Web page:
Lancaster University’s MOOC in Corpus Linguistics has been hugely important to me during my doctoral research and I’ve taken it each year since it was first offered in 2014. This is not because I’m an especially slow learner or that I was unsuccessful in all of my previous attempts – it’s because the course has so much to offer that it’s impossible to appreciate all of the different aspects in one go; it requires repeated visits as understanding deepens and new questions emerge.
When I first took the course, I knew nothing about corpus linguistics (or MOOCs for that matter) and went through each week’s materials at a very introductory level, trying to get a handle on the principles and terminology and also learning about tools and techniques. At first, I was apprehensive, ready to bail at any sign of discomfort, but I found the lectures not only easy to follow, but also thoroughly enjoyable and endlessly fascinating. I was hooked! Although the course itself spanned eight weeks, the materials were available on the website long after the course was over. This allowed me to revisit and review tutorials whenever I felt unsure about something, and also start to focus on areas that aligned with my own research interests.
The following year, with the basics under my belt, I decided to take the course for a second time with the intention of tackling the content in more depth and also using my own data for the tutorials. What I found was that the multiple layers of the course became extremely valuable as I became more comfortable with different concepts and research in the field and also that my approach to the course had changed. Instead of following the course week by week as I had done the first time, I started to pick and choose different aspects that matched particular stages of my own research.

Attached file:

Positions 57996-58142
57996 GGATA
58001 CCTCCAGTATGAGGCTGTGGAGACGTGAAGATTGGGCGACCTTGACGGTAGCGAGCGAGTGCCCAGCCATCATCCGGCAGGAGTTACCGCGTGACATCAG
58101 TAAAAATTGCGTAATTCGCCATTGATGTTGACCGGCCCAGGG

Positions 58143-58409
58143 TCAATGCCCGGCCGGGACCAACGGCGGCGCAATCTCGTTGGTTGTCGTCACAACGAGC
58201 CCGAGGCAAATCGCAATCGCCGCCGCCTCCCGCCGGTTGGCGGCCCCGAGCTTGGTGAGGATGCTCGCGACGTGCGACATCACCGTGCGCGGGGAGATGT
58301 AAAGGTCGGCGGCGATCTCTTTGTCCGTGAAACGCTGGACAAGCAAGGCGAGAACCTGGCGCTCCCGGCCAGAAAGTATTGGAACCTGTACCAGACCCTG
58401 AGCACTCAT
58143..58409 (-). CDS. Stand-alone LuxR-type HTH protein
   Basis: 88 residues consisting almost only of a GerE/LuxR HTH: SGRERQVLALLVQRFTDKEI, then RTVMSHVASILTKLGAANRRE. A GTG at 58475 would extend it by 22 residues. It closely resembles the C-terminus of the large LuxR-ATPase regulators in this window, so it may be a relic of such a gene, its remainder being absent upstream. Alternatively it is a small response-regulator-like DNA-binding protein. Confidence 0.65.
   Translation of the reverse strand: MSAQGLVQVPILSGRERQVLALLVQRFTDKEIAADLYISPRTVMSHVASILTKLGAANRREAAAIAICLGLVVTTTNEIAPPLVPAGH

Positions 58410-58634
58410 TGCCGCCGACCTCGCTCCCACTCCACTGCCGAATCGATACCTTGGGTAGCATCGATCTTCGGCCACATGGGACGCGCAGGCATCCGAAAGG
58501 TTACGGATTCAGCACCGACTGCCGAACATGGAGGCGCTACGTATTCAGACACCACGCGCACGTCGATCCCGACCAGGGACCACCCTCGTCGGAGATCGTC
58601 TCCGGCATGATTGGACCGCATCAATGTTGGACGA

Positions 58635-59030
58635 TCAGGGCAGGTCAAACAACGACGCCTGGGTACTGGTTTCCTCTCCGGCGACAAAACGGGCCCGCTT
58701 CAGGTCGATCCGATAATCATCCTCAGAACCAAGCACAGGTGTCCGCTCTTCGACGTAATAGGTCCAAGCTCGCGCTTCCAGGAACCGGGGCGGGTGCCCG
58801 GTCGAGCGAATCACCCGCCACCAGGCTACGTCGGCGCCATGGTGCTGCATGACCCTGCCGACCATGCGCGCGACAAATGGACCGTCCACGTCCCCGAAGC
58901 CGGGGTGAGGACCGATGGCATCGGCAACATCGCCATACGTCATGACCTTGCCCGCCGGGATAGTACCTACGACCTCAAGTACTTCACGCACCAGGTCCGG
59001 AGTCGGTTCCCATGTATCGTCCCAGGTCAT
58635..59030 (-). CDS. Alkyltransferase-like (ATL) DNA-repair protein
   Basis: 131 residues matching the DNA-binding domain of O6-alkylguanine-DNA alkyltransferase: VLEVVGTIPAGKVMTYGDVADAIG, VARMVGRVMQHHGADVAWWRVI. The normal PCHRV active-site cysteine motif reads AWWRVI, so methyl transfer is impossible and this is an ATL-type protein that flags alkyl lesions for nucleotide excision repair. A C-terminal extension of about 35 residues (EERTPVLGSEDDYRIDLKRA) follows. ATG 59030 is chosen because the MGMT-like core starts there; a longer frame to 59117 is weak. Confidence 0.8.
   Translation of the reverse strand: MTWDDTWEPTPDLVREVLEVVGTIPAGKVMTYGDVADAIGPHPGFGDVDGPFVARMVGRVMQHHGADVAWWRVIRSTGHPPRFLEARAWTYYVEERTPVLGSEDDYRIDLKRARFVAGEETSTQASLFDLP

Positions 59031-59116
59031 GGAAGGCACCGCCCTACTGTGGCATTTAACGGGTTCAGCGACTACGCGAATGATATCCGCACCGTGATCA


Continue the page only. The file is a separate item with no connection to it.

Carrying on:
The third time I took the course, I was driven by an interest in the advanced materials as well as the discussions and comments by other students and mentors. I had so many questions arising from my own research that I felt it would be helpful to hear what others had to say about their own. The forum became an incredibly valuable resource and one that I had not appreciated as a beginner. It is extremely generous of Lancaster to offer such a fantastic course with all the support, resources, knowledge and materials and ask for nothing in return.
And now, even though I’ve completed my doctoral research, I’ve registered for the course for the fourth time. It is such an incredibly diverse and fascinating course, with so many layers and areas of interest, that there is still a great deal for me to learn. And the numerous scholars discussing their research have an enthusiasm and passion for their work that is both infectious and inspirational. Perhaps my husband is right, I’ve become addicted to this MOOC!
The next Corpus MOOC starts 25 September 2017. You can register for free at https://www.futurelearn.com/courses/corpus-linguistics.
The course is intended for anyone interested in quantitative language analysis – no prior knowledge of linguistics or corpora is required.
Would you like to share your experience of the Corpus MOOC? Include #CorpusMOOC in your tweets or other social media posts or get in touch via v.brezina(Replace this parenthesis with the @ sign)lancaster.ac.uk.